Indeed, the only fireworks display was one that the Pitts family put on behind their fireworks business on West Main Street, free of charge for all who wanted to attend. The proceeds of their fireworks business go to the building of the new Pentecostal Church. They need to be thanked for their endeavor to bring a display of quality fireworks, safely, to the citizens of Hartselle.
We all know of the disgruntled atmosphere that seems to prevail now in our city. We have no monuments of war heroes who have given their lives in protection of our country, no raising or lowering of our flag on special patriotic days, no music in our parks by local bands – on and on of no special events to bring our citizens together. Where are our civic clubs, our American Legion, even our mayor and city council? Are we all satisfied with going to Decatur or Cullman in order to join other people in celebrating special occasions? If we are, that is too bad.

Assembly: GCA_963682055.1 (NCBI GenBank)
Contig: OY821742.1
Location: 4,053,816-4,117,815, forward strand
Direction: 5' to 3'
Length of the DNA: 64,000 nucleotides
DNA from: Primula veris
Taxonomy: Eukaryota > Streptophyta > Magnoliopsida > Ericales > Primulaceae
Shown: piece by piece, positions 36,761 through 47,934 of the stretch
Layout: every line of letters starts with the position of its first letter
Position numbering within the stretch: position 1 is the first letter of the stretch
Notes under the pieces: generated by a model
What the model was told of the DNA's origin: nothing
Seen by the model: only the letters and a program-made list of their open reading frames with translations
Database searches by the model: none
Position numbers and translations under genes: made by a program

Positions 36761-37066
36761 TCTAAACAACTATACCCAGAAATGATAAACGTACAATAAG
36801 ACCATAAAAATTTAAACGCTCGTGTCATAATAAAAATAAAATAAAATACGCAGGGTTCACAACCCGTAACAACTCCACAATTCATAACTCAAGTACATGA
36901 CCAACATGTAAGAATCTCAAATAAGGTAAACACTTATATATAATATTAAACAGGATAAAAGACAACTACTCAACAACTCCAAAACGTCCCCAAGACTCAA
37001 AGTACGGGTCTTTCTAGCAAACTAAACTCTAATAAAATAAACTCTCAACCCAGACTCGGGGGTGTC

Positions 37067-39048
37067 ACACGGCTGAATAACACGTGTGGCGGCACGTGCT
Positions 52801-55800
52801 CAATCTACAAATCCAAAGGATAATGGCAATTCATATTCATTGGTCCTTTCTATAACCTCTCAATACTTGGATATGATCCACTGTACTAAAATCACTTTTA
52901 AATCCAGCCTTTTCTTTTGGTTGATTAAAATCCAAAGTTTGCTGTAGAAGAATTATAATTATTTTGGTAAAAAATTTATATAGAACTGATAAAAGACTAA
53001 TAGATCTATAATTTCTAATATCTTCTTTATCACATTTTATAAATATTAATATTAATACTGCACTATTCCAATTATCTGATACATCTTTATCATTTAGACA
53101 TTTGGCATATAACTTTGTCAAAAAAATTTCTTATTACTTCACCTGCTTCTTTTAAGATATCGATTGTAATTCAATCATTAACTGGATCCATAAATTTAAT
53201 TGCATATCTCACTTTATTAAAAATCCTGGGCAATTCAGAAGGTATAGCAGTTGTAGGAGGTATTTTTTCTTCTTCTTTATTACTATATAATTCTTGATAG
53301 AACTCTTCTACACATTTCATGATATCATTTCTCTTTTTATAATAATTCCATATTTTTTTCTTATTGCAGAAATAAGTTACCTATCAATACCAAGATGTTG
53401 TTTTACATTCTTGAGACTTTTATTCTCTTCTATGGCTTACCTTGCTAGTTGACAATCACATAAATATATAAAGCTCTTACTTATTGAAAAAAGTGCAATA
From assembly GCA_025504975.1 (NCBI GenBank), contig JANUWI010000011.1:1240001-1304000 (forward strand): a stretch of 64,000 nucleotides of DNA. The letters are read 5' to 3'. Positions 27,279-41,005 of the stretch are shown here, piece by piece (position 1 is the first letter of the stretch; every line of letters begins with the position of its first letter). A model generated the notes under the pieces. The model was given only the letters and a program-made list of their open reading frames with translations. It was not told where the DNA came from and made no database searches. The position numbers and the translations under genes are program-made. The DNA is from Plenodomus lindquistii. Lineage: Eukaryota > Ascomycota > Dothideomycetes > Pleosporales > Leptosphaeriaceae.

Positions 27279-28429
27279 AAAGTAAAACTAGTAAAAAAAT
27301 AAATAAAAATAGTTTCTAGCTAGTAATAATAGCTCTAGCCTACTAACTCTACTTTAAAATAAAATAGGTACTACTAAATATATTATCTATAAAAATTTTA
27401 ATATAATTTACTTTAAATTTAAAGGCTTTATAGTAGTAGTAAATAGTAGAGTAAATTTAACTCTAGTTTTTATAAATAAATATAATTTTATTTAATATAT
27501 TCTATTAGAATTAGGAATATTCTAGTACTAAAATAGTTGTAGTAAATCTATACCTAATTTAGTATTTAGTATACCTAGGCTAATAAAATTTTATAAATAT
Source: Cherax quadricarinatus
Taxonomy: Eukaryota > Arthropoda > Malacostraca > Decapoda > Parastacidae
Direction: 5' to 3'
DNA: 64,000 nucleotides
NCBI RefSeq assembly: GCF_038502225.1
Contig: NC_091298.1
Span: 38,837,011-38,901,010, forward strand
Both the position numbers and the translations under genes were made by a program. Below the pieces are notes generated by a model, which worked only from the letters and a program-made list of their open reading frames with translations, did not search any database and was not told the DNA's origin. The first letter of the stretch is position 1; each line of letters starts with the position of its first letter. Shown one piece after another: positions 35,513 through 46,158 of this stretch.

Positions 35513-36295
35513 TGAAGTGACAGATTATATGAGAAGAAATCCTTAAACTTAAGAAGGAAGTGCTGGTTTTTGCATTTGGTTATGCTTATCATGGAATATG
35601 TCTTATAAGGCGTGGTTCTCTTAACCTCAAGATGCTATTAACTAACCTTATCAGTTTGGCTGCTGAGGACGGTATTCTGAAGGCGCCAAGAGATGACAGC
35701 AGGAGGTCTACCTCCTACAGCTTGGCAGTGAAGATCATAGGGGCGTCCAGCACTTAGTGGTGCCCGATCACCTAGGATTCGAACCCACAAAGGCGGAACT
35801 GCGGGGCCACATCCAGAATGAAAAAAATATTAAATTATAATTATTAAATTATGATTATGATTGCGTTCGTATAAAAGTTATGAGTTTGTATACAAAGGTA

I love Depot Days and all it entails. Should this be the only celebration besides Christmas that the city participates in?
We need something for our citizens to be proud of, young and old alike. We have a vast number of people who have served and are now serving their country here in Hartselle. Shouldn't we take a day a year to recognize them? Would there be a better way of Hartselle saying "thanks" than to have a special day, like the Fourth of July?
Carolyn Martin